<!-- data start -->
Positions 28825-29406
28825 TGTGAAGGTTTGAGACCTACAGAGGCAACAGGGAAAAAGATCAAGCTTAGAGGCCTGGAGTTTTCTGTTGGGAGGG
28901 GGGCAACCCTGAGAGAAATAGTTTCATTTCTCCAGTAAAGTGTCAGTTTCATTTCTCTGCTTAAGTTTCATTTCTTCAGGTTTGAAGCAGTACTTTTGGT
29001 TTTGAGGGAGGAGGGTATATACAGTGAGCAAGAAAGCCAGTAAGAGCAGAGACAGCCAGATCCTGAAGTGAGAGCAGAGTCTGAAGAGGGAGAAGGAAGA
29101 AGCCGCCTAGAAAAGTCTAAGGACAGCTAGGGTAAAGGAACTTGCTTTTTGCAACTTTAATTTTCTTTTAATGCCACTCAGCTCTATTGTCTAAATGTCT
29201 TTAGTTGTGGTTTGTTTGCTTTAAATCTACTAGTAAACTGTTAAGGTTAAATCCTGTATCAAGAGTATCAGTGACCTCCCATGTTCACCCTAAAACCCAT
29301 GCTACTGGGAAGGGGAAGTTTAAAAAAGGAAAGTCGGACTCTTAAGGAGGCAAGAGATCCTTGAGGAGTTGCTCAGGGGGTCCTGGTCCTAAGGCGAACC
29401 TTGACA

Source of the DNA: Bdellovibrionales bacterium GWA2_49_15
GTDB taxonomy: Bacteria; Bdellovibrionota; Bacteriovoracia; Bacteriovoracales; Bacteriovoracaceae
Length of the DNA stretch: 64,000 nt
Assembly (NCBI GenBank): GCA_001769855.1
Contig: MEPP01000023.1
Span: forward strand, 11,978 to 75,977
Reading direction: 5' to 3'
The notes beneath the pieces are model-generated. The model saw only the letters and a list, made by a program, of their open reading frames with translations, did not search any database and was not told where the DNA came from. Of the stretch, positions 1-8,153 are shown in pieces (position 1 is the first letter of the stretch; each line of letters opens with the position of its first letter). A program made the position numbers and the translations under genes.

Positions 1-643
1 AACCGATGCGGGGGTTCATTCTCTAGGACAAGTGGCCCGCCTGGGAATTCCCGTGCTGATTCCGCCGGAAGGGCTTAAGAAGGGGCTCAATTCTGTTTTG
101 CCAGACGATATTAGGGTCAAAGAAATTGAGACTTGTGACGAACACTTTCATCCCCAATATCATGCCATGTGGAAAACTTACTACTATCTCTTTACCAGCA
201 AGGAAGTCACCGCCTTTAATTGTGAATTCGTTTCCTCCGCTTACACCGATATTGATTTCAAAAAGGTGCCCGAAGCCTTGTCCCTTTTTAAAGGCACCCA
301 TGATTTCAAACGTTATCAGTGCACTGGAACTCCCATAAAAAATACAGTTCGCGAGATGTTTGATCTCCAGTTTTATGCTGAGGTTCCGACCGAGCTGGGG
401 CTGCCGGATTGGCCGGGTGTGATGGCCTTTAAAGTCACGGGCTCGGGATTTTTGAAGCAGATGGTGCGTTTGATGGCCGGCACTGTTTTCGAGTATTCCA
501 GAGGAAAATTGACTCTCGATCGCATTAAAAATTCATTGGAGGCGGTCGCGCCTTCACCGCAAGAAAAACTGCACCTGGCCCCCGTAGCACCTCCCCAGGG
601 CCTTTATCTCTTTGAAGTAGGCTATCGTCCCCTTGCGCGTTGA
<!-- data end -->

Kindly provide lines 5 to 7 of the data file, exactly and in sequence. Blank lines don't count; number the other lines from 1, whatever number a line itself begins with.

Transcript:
29101 AGCCGCCTAGAAAAGTCTAAGGACAGCTAGGGTAAAGGAACTTGCTTTTTGCAACTTTAATTTTCTTTTAATGCCACTCAGCTCTATTGTCTAAATGTCT
29201 TTAGTTGTGGTTTGTTTGCTTTAAATCTACTAGTAAACTGTTAAGGTTAAATCCTGTATCAAGAGTATCAGTGACCTCCCATGTTCACCCTAAAACCCAT
29301 GCTACTGGGAAGGGGAAGTTTAAAAAAGGAAAGTCGGACTCTTAAGGAGGCAAGAGATCCTTGAGGAGTTGCTCAGGGGGTCCTGGTCCTAAGGCGAACC